As we celebrate 50 years since Independence Open Zambia takes a quick look at the celebrations planned for the occasion, as well as at how some of our brothers and sisters from the region have marked their own Jubilees before us.
The Church kick-started this week’s Jubilee festivities on Monday with an Interdenominational thanksgiving church service at the Anglican Cathedral of the Holy Cross. Guy Scott officiated over a tasteful ceremony, befitting of the momentous occasion.
Scores of familiar musicians, artists and performers will adorn Lusaka from Thursday Eve through to Saturday in what is expected to be an event worthy of the Jubilee. Renowned figures such as Amayenge and Afro-Jazz artiste Maureen Lilanda are to perform and their voices will be offset against performances from the Livingstone-based National Dance Troupe, Amaombe, Zambia National Service and Chota cultural ensembles.
Jason Phiri, a choreographer for the Ministry of Tourism, said the Golden Jubilee festivities are expected to start on Friday from 09:00AM at National Heroes stadium until 19:00PM before the curtain opens for the centrepiece performance. Choreographers from Zambia and China have been preparing now for 3 months for this finale, which the visiting Heads of State are expected to attend.
According to Foreign Minister Kalaba notable attendees will include the Heads of State of Namibia, Madagascar, Zimbabwe,Uganda and Rwanda. Kalaba has also stated that the Nigerian Government has confirmed that it will send its vice-president to Zambia for the event. Of course now our own President will not be in attendance there is much speculation that those Heads of State planning to attend will no longer do so.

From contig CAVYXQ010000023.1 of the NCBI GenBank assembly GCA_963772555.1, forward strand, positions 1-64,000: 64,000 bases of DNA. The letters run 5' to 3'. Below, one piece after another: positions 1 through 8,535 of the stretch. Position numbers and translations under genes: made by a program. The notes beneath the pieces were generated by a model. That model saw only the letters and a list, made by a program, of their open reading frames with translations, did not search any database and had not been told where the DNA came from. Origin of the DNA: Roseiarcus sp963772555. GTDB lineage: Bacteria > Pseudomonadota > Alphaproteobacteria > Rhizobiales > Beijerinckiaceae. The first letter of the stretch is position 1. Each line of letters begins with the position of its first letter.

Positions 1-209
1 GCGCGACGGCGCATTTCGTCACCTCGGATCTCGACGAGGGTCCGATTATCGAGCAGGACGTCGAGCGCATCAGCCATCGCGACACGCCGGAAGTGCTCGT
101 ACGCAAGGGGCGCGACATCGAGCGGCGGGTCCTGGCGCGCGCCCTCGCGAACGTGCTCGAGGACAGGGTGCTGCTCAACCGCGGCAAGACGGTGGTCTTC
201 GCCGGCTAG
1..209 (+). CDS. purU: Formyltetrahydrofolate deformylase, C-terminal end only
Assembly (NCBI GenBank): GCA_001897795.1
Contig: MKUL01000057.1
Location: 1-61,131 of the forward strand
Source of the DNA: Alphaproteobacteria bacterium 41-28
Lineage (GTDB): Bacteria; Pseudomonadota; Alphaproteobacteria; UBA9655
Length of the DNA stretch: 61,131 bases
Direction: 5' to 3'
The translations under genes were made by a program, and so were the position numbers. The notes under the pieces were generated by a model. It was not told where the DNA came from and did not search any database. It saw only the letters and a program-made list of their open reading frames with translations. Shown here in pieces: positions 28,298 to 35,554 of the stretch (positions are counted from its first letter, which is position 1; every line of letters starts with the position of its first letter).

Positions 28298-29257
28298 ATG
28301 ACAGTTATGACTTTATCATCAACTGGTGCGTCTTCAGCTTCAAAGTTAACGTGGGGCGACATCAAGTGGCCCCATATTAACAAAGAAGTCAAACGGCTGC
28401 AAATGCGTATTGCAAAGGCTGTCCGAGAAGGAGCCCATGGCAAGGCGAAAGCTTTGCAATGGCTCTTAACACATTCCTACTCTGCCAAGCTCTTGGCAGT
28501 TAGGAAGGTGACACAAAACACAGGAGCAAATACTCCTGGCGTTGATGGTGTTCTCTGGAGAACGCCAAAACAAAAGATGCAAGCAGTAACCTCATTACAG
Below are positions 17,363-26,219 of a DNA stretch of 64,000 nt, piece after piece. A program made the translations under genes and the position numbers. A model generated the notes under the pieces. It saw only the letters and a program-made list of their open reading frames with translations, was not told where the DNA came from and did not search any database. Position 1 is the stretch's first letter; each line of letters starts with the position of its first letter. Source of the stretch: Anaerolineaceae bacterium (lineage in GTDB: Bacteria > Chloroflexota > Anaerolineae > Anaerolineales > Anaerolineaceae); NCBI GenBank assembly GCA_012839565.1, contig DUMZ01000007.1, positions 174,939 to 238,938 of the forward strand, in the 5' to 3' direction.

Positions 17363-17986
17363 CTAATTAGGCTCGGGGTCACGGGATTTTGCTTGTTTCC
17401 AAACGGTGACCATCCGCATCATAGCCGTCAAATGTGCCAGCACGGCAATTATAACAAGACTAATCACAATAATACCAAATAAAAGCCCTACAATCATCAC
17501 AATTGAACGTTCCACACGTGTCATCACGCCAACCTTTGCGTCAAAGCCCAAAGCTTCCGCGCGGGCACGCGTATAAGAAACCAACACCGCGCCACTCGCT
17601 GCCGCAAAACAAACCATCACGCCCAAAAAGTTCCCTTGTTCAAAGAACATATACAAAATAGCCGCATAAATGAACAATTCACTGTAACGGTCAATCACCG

His Excellency Michael Sata has decided to honour the event with the creation of a special Single Class Golden Jubilee Medal that will be awarded to 1365 individuals for their services to Zambia. The list of recipients is overflowing with many well-known names in Zambian history, from KK to the 2012 Chipolopolo Boys. Even those who have sadly passed away before the landmark event have been posthumously honoured, including the late freedom fighter Arthur Wina.
Celebrations will occur up and down the country during this day of national unity. Many other countries have already celebrated their independence, here’s a look some of the SADC jubilees that have already occurred to give us a taste of what’s in store.
Earlier this year in July our brothers and sisters in Malawi celebrated 50 years of independence with a daylong series of events. It commenced with a national prayer service at Bingu International Conference Centre in Lilongwe. The main event at Civo Stadium included dances, concerts, and police and army parades. There was also a football match between Mozambique and Malawi, which ended in a one-all draw. Tens of thousands of people were ferried in by government vehicles from across the country to view the occasion.
On June 30th 2010 the Democratic Republic of Congo celebrated 50 years of independence. There was a military parade in Kinshasa, the capital, involving 15,000 soldiers and hundreds of tanks and other military vehicles.
In December 2011 Tanzania had their 50 years of independence celebrations; there was a weekend-long festival and a grand celebration at the National Stadium in Dar es Salaam. Other celebrations included The Kilimanjaro Uhuru Climb, which involved 200 people who climbed the mountain across four different routes on Kilimanjaro, carrying the Uhuru Torch.
With the Jubilee closing in Zambia can be proud of 50 years of independence. As a country we have come so far and milestones such as this one can help us reflect on our achievements and in turn reflect on areas we need to progress in.